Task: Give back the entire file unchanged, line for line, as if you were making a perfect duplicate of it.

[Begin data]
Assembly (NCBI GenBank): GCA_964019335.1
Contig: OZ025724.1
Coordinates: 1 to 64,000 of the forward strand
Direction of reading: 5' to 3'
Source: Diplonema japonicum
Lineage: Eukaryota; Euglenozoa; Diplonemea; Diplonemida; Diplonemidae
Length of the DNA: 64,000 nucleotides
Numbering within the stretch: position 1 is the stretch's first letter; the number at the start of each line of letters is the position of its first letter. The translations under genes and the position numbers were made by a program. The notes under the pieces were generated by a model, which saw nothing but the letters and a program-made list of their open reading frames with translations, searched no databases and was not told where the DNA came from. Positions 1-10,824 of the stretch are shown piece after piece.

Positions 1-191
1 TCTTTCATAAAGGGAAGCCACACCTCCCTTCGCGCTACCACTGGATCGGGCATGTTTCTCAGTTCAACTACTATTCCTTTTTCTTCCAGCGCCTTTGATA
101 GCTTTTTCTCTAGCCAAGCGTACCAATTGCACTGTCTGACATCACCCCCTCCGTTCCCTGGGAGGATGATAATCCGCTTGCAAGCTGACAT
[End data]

Assembly (NCBI GenBank): GCA_964019335.1
Contig: OZ025724.1
Coordinates: 1 to 64,000 of the forward strand
Direction of reading: 5' to 3'
Source: Diplonema japonicum
Lineage: Eukaryota; Euglenozoa; Diplonemea; Diplonemida; Diplonemidae
Length of the DNA: 64,000 nucleotides
Numbering within the stretch: position 1 is the stretch's first letter; the number at the start of each line of letters is the position of its first letter. The translations under genes and the position numbers were made by a program. The notes under the pieces were generated by a model, which saw nothing but the letters and a program-made list of their open reading frames with translations, searched no databases and was not told where the DNA came from. Positions 1-10,824 of the stretch are shown piece after piece.

Positions 1-191
1 TCTTTCATAAAGGGAAGCCACACCTCCCTTCGCGCTACCACTGGATCGGGCATGTTTCTCAGTTCAACTACTATTCCTTTTTCTTCCAGCGCCTTTGATA
101 GCTTTTTCTCTAGCCAAGCGTACCAATTGCACTGTCTGACATCACCCCCTCCGTTCCCTGGGAGGATGATAATCCGCTTGCAAGCTGACAT